Next: Tests of elastic
There are many ways to develop effective medium theories (EMT's) that attempt to predict the effective elastic properties of a composite [8,9]. The usual approach is to exactly solve a one-inclusion problem, in the dilute limit, and then use some sort of averaging process to generate a formula that predicts effective properties at general volume fractions. We use a 2-D EMT for elliptical inclusions , a 3-D EMT developed for spherical inclusions , and a 3-D EMT developed for inclusions shaped like ellipsoids of revolution . We will also discuss the equivalent EMT for hyperspherical inclusions in d-dimensions.
The 2-D EMT has been previously discussed [1,2]. The equations for the 3-D EMT in the case of spherical inclusions can be derived  by requiring that for a composite subjected to a uniform external shear stress o, the average shear strain γ for the composite is just
where γi is the average strain in the i'th phase, G is a shear modulus, and where
which depends only on the (as yet unknown) effective Poisson ratio of the composite. In eqs. (4)- (6) the subscripts refer to the phase label, unsubscripted variables are the unknown effective quantities, and ci is the volume fraction of the i'th phase. A similar calculation for the bulk modulus leads to the coupled equations for the effective moduli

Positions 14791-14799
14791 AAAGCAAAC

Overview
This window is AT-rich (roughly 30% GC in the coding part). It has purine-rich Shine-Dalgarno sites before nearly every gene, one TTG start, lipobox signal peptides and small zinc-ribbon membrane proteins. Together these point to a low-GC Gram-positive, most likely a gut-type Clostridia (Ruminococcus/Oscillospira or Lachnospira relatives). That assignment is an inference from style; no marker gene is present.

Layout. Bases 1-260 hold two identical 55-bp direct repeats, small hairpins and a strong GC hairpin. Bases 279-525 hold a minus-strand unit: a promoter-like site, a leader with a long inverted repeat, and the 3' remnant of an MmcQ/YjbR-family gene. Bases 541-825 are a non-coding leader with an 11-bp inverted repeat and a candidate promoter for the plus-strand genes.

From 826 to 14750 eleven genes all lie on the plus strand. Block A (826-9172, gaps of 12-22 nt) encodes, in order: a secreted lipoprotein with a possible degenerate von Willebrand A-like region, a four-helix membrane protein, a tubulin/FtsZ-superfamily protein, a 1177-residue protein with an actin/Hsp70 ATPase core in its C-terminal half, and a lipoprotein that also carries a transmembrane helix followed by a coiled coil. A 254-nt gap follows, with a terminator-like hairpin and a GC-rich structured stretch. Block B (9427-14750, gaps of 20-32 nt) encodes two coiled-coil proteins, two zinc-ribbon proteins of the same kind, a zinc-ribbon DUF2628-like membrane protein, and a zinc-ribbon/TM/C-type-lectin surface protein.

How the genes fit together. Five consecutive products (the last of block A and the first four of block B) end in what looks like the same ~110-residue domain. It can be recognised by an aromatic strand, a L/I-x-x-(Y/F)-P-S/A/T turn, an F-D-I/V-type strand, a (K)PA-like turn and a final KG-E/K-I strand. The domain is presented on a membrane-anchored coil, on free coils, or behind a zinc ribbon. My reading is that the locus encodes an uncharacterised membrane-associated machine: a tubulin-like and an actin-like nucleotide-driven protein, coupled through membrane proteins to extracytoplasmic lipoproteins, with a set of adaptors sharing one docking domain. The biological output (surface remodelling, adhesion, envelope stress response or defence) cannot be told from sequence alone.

depends only on the (unknown) Poisson ratio of the composite.
As has been pointed out , when = β the bulk and shear moduli have the same functional form and so the Poisson ratio remains constant for any values of the ci. This occurs in 3-D for 1 = 2 = * = 1/5. The value * = 1/5 is also the EMT prediction for the fixed point to which the Poisson's ratio is drawn, for any starting value of Poisson's ratio, when one phase has zero moduli and a zero-modulus percolation threshold is approached . The formulas for ellipsoidal inclusions are much more complicated, and are given in detail elsewhere .
The d-dimensional EMT that is based on hyperspherical inclusions has previously been presented for the case where one phase has zero moduli, though without any details . The general form of the equations is exactly eqs. (7) and (8) but and β will be different, depending on the dimension d. If we make the assumption that in general and β will only depend on the effective Poisson's ratio of the composite, as was the case both in 2-D and in 3-D, the general forms can be extracted from the zero moduli result :
Once again, eqs. (10) and (11) give the same functional form for G and K when = β, or when = 1/(2d-1), which is then a fixed point of the effective medium theory, for any stiffness ratio E1/E2. The value * = 1/(2d-1) is the EMT prediction for the fixed point to which the Poisson's ratio is drawn, for any starting value of Poisson's ratio, when one phase has zero moduli and a zero-modulus percolation threshold is approached . Kantor and Bergman have presented this result in terms of the ratio (K/G)* = 4/d. This is seen to be equivalent by substitution into the expression for the d-dimensional Poisson's ratio: